In a community event hosted by King County Council member Kathy Lambert at the Snoqualmie Valley Alliance Church in Fall City, members of federal and local law enforcement and doctors discussed the opioid epidemic and how communities can respond to it.
“Folks, right now, let me just say this, we’re in a fight,” Ricardo Quintero, diversion program manager with the DEA’s Seattle division. “We have an opioid problem. It’s not just here in Washington, it’s everywhere.”
The officials spoke to a crowd of about 40 on the evening of April 9, answering audience questions that were submitted on cards beforehand.
Both doctors and officers from the King County Sheriff’s Department noted that over-prescribing of opioids and unused medication left in medicine cabinets is a large driver behind the current epidemic.
“A lot of the cases that we handle are kids who have access to medication,” said Maj. Robin Fenton with the King County Sheriff’s Office.
Arpan Waghray, system medical director of Behavioral Medicine at Swedish Medical Center, said that the United States accounts for 85 percent of the world’s opioid consumption.
“I think the low hanging fruit is disposing of medication that you’re not going to use,” said Dr. Steven P. Santos, medical director of Pain Services at Swedish.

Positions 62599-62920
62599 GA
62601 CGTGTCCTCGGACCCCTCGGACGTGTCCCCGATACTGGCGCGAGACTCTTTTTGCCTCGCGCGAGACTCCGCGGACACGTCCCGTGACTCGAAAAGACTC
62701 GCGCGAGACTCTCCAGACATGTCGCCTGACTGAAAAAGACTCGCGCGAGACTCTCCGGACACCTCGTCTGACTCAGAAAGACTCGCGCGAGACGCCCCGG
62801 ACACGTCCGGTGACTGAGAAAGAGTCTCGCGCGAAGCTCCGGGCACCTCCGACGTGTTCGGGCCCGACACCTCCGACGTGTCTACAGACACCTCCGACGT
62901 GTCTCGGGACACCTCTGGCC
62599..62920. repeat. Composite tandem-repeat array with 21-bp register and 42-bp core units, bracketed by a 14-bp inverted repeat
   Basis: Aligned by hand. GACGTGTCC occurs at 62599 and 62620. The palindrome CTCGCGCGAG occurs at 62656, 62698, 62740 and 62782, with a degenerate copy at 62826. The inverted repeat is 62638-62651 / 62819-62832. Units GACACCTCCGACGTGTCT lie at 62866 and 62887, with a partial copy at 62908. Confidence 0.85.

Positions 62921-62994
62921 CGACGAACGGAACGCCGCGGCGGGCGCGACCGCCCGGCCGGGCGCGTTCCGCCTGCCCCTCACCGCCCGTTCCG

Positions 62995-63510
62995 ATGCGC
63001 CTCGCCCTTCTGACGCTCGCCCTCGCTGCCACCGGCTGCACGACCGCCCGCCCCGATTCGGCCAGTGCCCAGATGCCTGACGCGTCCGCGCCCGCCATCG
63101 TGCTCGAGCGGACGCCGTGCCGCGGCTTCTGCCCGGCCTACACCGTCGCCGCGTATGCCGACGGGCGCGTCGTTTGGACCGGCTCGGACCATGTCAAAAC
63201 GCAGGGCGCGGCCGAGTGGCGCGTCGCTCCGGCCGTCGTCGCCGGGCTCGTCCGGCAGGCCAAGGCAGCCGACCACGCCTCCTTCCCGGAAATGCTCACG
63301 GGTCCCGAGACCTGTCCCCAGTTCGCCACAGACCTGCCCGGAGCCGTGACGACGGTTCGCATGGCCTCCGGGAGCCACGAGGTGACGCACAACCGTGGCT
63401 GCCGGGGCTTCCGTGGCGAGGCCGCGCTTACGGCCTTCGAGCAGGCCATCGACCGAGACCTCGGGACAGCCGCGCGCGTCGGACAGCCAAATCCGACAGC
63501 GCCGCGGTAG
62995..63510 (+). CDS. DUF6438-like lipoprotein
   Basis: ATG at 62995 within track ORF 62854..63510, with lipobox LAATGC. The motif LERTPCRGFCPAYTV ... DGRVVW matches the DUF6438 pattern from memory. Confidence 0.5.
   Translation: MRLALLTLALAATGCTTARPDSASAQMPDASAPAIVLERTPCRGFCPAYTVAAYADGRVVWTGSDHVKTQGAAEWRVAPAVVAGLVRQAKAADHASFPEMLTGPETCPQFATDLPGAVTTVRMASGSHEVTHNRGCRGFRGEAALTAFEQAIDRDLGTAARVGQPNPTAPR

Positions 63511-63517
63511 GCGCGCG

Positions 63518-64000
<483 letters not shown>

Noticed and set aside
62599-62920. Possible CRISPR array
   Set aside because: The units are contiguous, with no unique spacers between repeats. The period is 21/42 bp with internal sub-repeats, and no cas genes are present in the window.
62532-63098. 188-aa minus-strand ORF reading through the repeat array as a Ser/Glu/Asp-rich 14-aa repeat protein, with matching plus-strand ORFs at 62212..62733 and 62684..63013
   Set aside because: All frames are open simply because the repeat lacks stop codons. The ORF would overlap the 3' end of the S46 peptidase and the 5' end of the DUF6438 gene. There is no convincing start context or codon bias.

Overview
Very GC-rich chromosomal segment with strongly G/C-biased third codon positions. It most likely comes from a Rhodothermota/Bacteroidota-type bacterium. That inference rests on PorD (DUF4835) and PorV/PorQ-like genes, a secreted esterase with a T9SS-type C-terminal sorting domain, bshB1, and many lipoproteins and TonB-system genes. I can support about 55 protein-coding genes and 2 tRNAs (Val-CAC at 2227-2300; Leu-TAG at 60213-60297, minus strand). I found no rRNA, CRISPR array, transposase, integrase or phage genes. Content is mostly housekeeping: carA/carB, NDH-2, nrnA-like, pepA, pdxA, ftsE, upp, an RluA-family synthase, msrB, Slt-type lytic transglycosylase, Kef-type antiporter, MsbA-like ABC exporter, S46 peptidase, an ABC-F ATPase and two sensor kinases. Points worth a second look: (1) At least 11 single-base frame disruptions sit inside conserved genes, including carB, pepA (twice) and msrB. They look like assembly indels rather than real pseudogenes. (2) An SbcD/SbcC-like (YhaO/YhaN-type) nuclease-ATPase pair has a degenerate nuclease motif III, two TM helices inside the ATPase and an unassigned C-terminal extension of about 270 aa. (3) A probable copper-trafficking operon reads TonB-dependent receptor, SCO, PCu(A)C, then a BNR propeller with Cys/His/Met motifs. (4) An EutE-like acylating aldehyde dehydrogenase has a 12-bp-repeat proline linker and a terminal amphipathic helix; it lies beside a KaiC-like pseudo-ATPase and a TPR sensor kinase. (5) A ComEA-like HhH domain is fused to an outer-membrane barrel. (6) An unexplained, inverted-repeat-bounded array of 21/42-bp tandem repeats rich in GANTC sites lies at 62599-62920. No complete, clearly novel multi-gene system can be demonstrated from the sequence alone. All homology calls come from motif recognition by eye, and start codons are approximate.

Both doctors described how, in the 1990’s, the American medical community began a widespread practice of heavily prescribing opioids for patient pain. “Fast forward 20 years from the 1990’s and there’s been this huge influx of prescription opioids,” said Dr. Santos.
The King County Sheriff’s Department officers stressed that parents play a vital role, suggesting that they stay connected with their children and identify warning signs of addiction.
“Staying in touch and involved with your kids, knowing what’s going on, to me, is the biggest message,” said Maj. Fenton.
John McSwain, a captain at the King County Sheriff’s Department, noted significant drops in students’ grades as one of the signs that they may be suffering from addiction. “We need to look for drastic change.”
McSwain also noted that while most officers in the King County Sheriff’s Department don’t carry naloxone—an opioid overdose antidote—while on duty, the department is working on developing policy so that officers can be equipped with the drug. “We are fast moving in that direction,” he said.
Council member Lambert said that King County government wants to pursue setting up low-barrier on-demand opioid addiction treatment services, such as supplying buprenorphine medication. “That’s where the county wants to go … treatment on demand,” she said.
The county’s plan to site two Community Health Engagement Locations, also known as safe drug sites, was not brought up during the two hour event.